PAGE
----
The integrity of Ray D’Arcy
Irish radio host Ray D’Arcy came under intense public scrutiny last week when he said on his morning radio show that the Catholic church had “in many ways…fucked up [Ireland]”. Unsurprisingly, the loudest cries of objection spired from the Catholic church itself, with Catholic communications chief, Martin Long making stern demands that the affable veteran broadcaster issue an apology and a retraction of his rather frank assessment. Long, who interestingly claimed to speak for “all those who hold the Catholic faith dear”, said that the language was deeply insulting and appalling, while the statement was fallacious. D’Arcy, however, remained defiantly steadfast in his conviction and immediately refused to conform to the demands of Mr Long. The silver-haired Kildare native insisted that, while he regretted his use of profane language, no apology for or retraction of his statement would be forthcoming.
A few things stand out about Mr Long’s criticism of D’Arcy’s comments and they raise interesting questions as to the position of the Catholic church in Ireland as the 21st century trundles onwards. Firstly, Mr Long, objecting as a communications chief of the institution of the Catholic church, claims to be a spokesperson for “all those who hold the Catholic faith dear”. Who are all of these people, one asks? Where are they? Where is their outrage? He cannot, surely, be lumping all of those who mark an “X” in the box which defines them as being of the Catholic faith – anecdotal evidence alone shows us that these individuals do not necessarily hold the Catholic faith dear. No, in reality, Mr Long is nothing more than a privately appointed mouthpiece of the Catholic church in Ireland. His criticism of D’Arcy’s comments simply reveal the reactionary nature of a church that has been rightly exposed as one of the most disturbingly corrupt institutions in the history of Ireland.
Interestingly, Mr Long argues that his gripe is not with criticism of the church per se (believe that at your peril), but with irrational criticism of the church, which he describes D’Arcy’s observation to be. Let’s look at D’Arcy’s criticism, then. It is fair to say that the sentiment behind D’Arcy’s comment was that the Catholic church has had a negative impact on Irish society. Far from being irrational, it is a truthful and brutally honest observation – one need only look at the malign legacy of their interference with state affairs: the banning of literature, strident censorship, the banning of contraception and that list is not exhaustive. Such a legacy has undoubtedly had a negative impact on Irish society, or to borrow D’Arcy parlance, it certainly has fucked up this country. The revolting actions and attitudes of certain priests and the Catholic hierarchy towards the children of the nation has also, to put it mildly, left its mark. In this sense, it is Mr Long, then, who is displaying a lack of rationality. By holding up the positive work of the church and brazenly comparing it to the inexcusable legacy of fear and abuse that it has, Mr Long is moving into the realm of the apologist, seeing what he wants to see.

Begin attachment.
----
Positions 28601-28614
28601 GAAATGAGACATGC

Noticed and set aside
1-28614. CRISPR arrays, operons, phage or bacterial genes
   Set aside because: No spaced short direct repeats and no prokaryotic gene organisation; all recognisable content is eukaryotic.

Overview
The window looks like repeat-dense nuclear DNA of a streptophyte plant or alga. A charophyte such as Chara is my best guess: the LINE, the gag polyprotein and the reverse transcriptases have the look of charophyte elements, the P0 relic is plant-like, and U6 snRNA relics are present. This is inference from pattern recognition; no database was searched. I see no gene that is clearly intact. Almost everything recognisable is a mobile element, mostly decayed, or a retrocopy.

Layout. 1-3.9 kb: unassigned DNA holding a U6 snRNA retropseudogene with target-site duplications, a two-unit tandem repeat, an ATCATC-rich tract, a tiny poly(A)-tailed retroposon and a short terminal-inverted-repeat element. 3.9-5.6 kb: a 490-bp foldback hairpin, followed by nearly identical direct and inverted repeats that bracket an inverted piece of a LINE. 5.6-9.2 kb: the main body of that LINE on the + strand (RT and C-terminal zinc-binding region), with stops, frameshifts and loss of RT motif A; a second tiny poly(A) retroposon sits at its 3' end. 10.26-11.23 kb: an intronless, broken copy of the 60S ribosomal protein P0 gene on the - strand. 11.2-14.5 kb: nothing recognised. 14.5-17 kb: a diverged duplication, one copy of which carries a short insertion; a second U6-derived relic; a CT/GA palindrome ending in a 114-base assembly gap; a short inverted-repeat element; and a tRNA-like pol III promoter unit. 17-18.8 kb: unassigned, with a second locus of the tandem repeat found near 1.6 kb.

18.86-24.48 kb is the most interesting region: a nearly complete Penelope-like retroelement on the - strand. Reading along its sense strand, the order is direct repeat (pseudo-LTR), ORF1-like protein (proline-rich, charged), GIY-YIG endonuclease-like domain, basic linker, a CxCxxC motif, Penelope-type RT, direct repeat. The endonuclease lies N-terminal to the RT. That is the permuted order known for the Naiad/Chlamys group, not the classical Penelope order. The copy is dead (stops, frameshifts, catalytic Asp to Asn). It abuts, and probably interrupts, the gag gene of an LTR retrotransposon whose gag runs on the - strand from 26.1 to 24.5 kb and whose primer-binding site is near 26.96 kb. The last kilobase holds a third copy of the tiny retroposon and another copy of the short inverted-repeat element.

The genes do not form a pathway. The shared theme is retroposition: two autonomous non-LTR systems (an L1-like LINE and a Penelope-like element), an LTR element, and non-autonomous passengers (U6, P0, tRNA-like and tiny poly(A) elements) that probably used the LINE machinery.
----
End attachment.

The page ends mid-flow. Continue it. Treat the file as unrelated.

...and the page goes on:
So fair play to Ray D’Arcy for having the integrity to express a truth and bravo for standing up to the fascist intimidation of a reactionary group that is desperately clawing to what remnants of influence it thinks it still possesses.